Who Else Died on the Shores of Mactan?

by Fernando Perfas

A depiction of the Battle of Mactan. | Source: Tumblr

When the Europeans came to the Americas they effectively altered the lives and history of the natives. We all know the rest of the story. What may not be readily obvious is that the change was so fundamental that it radically changed the course of their lives and the rest of their history.

The underlying mechanism of the change process was colonial conquest, the acquisition of territories and resources by all means. Through that process and and the things it supports were taken forcibly, including the soul of a people. It was violence of tragic proportions that ripped apart what was an integral whole. Then, the same native people lost their spirit and never recovered.

This brings me to my next point. Lapu-Lapu’s triumph over Magellan and his forces on the shores of Mactan was a historic victory in all sense of the word. A modern army routed by warriors of a warlord. It was, however, a Pyrrhic victory in one sense because it spelled doom of things to come.

“This brings me to my next point. Lapu-Lapu’s triumph over Magellan and his forces on the shores of Mactan was a historic victory in all sense of the word. A modern army routed by warriors of a warlord.”

Spain sent a bigger army until it subdued the whole country. Slowly but surely colonial conquest took hold of the land, a process that drastically transformed our people’s lives and view of themselves and the world. It was a shift in perspective that was dehumanizing and sinister. Like the Indios of the Americas, the Filipino Indios were marginalized, viewed as inferior, savages, and sometimes beyond redemption by the invader’s religion.

The negative and often conflicting messages of indoctrination went on for centuries. Our ancestors’ morphed views of themselves and the world persisted because these conditioning were passed on through generations by means of cultural transmissions, child rearing practices, and a pervasive attitude of subservience and deference to the colonial masters.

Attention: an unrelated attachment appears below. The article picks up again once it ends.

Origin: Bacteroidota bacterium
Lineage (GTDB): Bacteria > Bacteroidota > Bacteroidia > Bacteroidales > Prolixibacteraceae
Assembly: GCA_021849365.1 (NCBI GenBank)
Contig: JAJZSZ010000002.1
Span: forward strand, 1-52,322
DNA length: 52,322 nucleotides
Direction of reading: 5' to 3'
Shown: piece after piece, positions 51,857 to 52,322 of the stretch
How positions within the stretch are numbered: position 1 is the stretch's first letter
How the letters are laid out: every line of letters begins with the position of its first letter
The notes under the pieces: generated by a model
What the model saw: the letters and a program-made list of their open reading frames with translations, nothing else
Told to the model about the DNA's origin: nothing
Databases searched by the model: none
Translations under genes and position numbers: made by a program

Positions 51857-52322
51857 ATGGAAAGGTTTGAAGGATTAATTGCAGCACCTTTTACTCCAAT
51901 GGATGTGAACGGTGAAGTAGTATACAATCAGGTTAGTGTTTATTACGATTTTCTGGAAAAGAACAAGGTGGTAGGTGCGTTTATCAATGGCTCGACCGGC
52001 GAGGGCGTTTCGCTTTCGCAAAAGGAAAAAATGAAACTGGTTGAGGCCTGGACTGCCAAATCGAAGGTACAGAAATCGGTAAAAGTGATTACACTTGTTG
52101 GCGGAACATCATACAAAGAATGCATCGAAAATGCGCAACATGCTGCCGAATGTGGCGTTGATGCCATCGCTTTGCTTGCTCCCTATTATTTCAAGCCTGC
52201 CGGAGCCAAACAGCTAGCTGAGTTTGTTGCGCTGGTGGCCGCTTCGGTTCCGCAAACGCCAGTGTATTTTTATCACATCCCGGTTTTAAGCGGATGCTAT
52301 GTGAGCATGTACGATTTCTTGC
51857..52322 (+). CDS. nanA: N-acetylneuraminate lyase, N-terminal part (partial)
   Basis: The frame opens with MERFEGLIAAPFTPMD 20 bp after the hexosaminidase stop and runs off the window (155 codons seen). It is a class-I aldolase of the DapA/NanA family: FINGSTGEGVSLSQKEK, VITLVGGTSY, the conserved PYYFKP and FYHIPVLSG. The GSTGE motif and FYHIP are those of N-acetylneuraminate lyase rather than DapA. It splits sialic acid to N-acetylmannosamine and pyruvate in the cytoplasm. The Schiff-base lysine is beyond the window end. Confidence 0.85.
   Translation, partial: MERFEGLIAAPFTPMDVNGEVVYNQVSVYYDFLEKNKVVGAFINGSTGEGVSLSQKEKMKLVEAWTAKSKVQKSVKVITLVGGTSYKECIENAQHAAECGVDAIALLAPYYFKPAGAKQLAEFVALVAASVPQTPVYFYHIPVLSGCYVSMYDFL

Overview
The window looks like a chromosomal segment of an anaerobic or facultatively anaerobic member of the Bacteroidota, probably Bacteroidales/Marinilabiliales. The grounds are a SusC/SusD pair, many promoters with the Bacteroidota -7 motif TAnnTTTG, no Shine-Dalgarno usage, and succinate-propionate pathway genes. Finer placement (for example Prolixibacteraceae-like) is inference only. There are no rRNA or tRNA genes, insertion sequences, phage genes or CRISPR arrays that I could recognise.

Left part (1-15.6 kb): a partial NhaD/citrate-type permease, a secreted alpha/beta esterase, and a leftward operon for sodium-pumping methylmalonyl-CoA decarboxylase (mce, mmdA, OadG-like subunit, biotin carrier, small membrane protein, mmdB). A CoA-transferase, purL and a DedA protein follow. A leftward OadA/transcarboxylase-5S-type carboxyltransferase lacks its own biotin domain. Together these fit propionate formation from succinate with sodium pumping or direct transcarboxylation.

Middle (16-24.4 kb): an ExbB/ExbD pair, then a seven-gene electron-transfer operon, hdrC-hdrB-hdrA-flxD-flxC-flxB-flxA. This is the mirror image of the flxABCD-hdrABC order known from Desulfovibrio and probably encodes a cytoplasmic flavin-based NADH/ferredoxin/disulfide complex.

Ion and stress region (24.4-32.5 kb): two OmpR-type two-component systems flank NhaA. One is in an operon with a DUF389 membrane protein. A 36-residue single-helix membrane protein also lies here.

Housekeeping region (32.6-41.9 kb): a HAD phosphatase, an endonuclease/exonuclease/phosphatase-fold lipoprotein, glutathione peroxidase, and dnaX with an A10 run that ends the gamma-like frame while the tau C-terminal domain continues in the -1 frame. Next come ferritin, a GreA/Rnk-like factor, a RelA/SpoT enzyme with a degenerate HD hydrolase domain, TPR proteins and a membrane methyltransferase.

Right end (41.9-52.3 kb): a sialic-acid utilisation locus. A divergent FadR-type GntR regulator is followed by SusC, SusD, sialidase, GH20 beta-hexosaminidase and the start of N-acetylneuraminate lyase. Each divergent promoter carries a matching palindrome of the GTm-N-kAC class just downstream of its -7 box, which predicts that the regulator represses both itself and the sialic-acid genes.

“The Filipinos that Ferdinand Magellan and Miguel Lopez de Legazpi encountered who were free, confident, and self-determined are long gone. They died on the shores of Mactan.”

These are unconscious vestigial processes that still go on in our psyche which we often are not aware of. They manifest in our choices and preferences, and our collective means of coping with a national crisis. History may forget but never the collective unconscious of a people.

Each of us has a composite personality shaped by layers of our people’s common colonial experiences and history. Sadly, many of those years were harsh and difficult. The Filipinos that Ferdinand Magellan and Miguel Lopez de Legazpi encountered who were free, confident, and self-determined are long gone. They died on the shores of Mactan.


ABOUT THE AUTHOR Dr. Fernando B. Perfas is an addiction specialist who has written several books and articles on the subject. He currently provides training and consulting services to various government and non-government drug treatment agencies regarding drug treatment and prevention approaches. He can be reached at fbperfas@gmail.com.

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